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Prof brings research on soldiers’ mental health to the stage

Contact!Unload blends soldiers’ stories with data to call attention to deployment-related psychological trauma.


People go to the theatre for all kinds of reasons – to be transported and entertained, to engage with art and escape to a different reality. But what if it could also be space to find out about life-changing research?

It is an idea that George Belliveau, a professor of theatre education at the University of British Columbia, believes in wholeheartedly. “I’m always trying to use theatre as a model or a form of dissemination to share whatever research story is out there, to make it a little more innovative or more visceral,” he says. And it is a guiding principle behind Contact!Unload, a play about mental health and war that Dr. Belliveau directs and developed with members of Canada’s Armed Forces. “There’s a saying in research that sometimes we dehumanize the human subjects by putting them flat on the page with our research stories, so I was trying to humanize these stories by bringing them onto the stage,” he says.

Created with UBC’s Peter Wall Institute for Advanced Studies and the not-for-profit Veteran Transition Network, Contact!Unload is performed by Canadian combat veterans who tell stories of war, solitude and the difficulties of post-deployment life and coming home. The stories are all based on the veterans’ personal experiences and research data on soldiers.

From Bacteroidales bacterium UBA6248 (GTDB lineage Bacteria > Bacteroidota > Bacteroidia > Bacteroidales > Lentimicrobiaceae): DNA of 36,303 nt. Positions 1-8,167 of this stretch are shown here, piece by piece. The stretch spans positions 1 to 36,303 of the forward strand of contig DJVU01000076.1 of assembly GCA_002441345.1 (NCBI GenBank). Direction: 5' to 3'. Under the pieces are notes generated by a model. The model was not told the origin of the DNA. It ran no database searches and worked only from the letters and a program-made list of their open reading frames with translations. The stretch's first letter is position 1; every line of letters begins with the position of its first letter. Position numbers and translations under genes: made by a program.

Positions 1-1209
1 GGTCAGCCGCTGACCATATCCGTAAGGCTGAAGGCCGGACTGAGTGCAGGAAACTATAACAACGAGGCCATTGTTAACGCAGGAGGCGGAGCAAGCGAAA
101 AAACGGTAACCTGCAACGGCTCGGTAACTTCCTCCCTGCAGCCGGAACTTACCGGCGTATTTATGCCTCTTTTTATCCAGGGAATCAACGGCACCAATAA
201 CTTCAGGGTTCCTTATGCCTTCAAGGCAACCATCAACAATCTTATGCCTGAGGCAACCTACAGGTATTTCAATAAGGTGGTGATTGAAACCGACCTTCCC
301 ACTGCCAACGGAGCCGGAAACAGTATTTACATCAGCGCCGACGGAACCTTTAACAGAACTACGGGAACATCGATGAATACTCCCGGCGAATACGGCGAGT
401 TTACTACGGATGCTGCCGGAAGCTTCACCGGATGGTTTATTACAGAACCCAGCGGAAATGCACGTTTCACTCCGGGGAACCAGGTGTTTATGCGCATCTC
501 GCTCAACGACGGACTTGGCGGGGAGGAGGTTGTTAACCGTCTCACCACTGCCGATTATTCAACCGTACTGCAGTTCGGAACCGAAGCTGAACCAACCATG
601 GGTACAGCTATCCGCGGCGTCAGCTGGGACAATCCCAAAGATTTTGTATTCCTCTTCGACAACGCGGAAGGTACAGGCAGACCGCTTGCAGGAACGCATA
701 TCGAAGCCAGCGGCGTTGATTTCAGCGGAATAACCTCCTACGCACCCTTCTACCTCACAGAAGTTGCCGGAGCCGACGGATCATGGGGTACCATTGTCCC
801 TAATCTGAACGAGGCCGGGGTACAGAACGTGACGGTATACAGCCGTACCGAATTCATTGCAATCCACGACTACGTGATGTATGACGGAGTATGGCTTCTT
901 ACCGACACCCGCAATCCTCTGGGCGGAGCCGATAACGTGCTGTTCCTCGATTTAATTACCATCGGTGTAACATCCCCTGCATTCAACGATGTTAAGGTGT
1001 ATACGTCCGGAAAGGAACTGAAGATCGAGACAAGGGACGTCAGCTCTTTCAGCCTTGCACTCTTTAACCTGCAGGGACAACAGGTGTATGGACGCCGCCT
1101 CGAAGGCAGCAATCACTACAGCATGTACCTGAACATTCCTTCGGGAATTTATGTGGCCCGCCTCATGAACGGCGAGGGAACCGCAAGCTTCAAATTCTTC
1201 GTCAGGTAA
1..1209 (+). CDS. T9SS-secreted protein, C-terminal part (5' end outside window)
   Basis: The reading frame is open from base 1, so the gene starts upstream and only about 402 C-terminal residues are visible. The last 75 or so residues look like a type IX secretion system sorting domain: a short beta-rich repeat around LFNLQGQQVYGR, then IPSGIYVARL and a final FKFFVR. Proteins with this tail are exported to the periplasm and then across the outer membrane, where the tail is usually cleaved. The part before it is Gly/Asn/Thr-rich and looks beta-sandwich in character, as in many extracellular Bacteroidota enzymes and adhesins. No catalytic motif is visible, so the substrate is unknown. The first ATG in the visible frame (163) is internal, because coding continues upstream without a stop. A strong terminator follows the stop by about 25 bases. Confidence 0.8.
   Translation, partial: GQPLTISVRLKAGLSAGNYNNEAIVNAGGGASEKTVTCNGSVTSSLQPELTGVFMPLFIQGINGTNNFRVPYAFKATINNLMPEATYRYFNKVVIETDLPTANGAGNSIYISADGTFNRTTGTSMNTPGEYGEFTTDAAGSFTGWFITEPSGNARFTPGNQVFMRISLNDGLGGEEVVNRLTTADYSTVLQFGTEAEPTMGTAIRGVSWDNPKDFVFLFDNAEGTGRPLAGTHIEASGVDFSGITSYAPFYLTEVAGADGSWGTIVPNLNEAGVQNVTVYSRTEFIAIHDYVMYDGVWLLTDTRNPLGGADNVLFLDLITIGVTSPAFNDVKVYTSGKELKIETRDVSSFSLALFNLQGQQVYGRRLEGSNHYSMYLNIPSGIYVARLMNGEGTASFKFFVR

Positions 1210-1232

According to a federal report on suicide in the Canadian Armed Forces published last year, 14 male soldiers died by suicide in 2015, and those who are deployed are at higher risk of taking their own lives. A Globe and Mail investigation from 2016 revealed that at least 70 Canadian military or ex-military members killed themselves after returning from the mission in Afghanistan, which ended in 2014.

“At the very crux of it, we’re trying to prevent other veterans from taking their lives. We’re trying to say, ‘There are other ways to try to deal with these psychological traumas,’” says Dr. Belliveau. “In some ways it’s highlighting a therapeutic process, and I think what theatre’s able to do is actually show it as opposed to tell it. The audience feels it, they see it.”

The cast of Contact!Unload performed on Parliament Hill last fall. Photo by Dan McKinney.

The performances are also more generally aimed at improving awareness around men’s mental health. Jennica Nichols, a PhD student at UBC, was part of the team measuring audience impact by bringing in focus groups six months after they saw the play. “People had really strong reactions,” Ms. Nichols says. “People learned what [post-traumatic stress disorder] is – not just the facts, but … what it looks like, that there are different variations of it.”

Contact!Unload has already played to audiences in Canada and abroad (including a private performance for British Armed Forces veteran Prince Harry). This fall, it will show to hundreds of veterans at the Invictus Games in Toronto from September 23 to 30.

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